Roughly five and half weeks separate me from my next marathon. Time to agonize over which workout will give me the best chance of running faster on race day. I wish I could set here and say that I have a definitive list but life over 50 is an everyday experiment.

What works yesterday, last week, or last year, might not work tomorrow.


The Cool Down Runner

Thursday, February 4, 2016

CRC's Winter Classic 8k/4k

Growth is a beautiful thing. This year, we added nicer shirts, we added finisher medals, and we added a second race. The results couldn’t have been more positive. This nearly doubled the number of runners for our club's race. If the weather had cooperated a little better, it would have been thumbs up all around. But with the snow hitting Charlotte and the week postponement, we had several runners that couldn’t make it. We did our best to work with them on an amerceable solution.

As with those early years of youth, growth also brings growing pains. We realize that our awards didn’t go as smoothly as we would have liked. We also took note of the feedback about congestion on the course as the 4k and 8k runners attempted to navigate our double loop. We love the double loop concept because family and friends get to support their runners numerous times over the course of the race. This isn’t something that most race make possible. We will definitely work on ideas to make this better for next year.

But rest assured we are focused on more than these two areas. We are focused on gathering every bit of feedback possible about our race. All of it will go into making next year’s race even better.

On a more personal note, I am frequently asked why I do it. Why I do spend this time helping with the Winter Classic? After all, I don’t get paid for it. Our club gets nothing out of it. We donate our proceeds to the “Partners for Parks” fund.

It is somewhat of a hard question to answer because they don’t see the intangibles that I see. Yes, there is untold number of hours chasing down every task to make sure it gets done. There is the racer that doesn’t have the great experience and wants to share every detail of it with me. There’s answering the same question 50 times or 100 times and doing it with a smile and a pat on the back. The list of why "not to" could go on and on.

Really, I do it for a few reasons. First, I like helping create events. There is just something awesome about taking an idea and making it real. Few people in this world take the time to shape the world around them in some way. This is my effort to do so.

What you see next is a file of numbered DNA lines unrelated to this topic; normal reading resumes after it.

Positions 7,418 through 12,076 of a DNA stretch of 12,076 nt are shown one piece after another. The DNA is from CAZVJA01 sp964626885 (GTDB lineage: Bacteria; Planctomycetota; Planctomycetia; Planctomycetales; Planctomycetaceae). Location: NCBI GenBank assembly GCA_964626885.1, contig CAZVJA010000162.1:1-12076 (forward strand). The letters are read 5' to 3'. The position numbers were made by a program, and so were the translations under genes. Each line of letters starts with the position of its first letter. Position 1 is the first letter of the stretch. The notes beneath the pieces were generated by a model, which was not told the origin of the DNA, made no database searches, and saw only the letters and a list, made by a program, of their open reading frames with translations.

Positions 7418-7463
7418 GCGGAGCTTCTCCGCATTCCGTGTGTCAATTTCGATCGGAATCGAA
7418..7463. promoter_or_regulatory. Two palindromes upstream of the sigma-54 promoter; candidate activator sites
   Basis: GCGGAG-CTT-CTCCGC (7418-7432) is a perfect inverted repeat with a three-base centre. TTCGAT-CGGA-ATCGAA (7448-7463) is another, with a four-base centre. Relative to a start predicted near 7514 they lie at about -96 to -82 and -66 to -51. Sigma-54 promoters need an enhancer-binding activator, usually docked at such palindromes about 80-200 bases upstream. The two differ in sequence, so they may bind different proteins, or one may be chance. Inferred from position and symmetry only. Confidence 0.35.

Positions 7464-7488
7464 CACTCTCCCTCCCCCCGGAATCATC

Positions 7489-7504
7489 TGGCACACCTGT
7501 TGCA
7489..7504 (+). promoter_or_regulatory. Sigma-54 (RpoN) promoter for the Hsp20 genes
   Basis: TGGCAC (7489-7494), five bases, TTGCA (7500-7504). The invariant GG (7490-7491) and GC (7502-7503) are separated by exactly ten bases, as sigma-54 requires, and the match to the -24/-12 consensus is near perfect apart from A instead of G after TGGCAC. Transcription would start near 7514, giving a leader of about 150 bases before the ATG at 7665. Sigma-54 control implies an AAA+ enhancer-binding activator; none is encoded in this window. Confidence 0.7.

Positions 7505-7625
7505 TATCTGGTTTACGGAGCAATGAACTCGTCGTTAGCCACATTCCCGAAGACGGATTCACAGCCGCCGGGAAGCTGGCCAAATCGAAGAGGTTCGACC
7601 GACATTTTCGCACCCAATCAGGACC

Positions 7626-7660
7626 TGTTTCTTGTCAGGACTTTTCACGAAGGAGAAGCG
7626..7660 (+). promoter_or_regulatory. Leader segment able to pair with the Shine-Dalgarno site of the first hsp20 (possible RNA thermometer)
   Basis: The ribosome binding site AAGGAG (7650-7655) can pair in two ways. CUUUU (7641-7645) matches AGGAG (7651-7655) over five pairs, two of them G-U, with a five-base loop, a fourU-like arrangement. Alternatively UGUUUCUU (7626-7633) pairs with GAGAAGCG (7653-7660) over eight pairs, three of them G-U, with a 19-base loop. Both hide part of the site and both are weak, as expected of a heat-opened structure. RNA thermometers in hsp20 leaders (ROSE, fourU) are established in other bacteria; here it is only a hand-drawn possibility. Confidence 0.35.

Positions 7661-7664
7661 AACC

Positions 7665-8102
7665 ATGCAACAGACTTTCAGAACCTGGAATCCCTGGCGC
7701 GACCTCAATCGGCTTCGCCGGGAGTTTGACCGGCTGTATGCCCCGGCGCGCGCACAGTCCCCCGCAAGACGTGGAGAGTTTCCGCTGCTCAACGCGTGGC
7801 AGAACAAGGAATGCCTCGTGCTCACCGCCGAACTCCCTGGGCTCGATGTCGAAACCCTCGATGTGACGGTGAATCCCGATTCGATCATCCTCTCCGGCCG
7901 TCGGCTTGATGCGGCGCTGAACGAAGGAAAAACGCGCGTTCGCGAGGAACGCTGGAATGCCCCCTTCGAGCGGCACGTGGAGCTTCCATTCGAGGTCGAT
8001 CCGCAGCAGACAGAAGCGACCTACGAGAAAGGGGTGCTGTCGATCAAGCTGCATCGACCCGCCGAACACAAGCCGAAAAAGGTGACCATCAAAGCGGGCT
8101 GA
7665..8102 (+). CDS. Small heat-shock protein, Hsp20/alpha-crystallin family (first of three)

Second, there is the sense of accomplishment. Saturday evening around 6 pm, I set down my sofa and turned on my TV. I wasn’t really watching it. My eyes were closed, and my thoughts were drifting back over the events of the day. I couldn’t help but feel a huge sense of pride in what our club had accomplished.

Last and probably most important to me is seeing the runners that made our race a part of their lives. From the youngest runner sprinting to the finish line to the oldest runner making their way over the course to the vendors, families, and friends, it’s like a huge social where we all get to smile, have fun, and play like we are all kids again.

As I wrap of this post, I need to give some major kudos to our race committee. Lori made things happen on race day. Jeannette was everywhere getting us pizzas to handing out medals. Steve is our volunteer coordinator. He does more than I probably even know about, and we will miss him when we moves to Florida later this year. Gurmit, he just jumps in and makes it happen no matter what the task. Last but definitely not least, there is Mike who without his direction and leadership, I am not sure our Winter Classic would happen. He is the key stone that makes everything work.

Finally, to all of the runners participating in our Winter Classic, you all are awesome, and I cannot thank you enough for coming out to our race. You guys are the best.


The Cool Down Runner